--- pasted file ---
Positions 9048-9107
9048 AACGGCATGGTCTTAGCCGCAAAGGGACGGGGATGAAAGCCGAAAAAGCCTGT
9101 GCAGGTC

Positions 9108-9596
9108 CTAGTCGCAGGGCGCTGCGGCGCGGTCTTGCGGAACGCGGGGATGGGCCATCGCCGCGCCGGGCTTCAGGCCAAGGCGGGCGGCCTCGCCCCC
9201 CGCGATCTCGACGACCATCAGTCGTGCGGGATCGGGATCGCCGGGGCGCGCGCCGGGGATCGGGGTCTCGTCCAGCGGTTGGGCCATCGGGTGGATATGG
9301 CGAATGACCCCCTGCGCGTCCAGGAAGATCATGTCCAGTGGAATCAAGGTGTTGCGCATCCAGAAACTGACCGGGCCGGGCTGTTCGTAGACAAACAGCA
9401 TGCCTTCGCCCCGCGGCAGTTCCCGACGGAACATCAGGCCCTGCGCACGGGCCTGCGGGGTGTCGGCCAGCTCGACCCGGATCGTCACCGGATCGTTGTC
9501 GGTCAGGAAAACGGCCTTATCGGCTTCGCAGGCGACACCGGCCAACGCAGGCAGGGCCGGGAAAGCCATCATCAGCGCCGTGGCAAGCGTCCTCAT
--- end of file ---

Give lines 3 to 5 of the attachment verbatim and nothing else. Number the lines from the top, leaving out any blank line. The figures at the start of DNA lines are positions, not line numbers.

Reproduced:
9101 GCAGGTC

Positions 9108-9596
9108 CTAGTCGCAGGGCGCTGCGGCGCGGTCTTGCGGAACGCGGGGATGGGCCATCGCCGCGCCGGGCTTCAGGCCAAGGCGGGCGGCCTCGCCCCC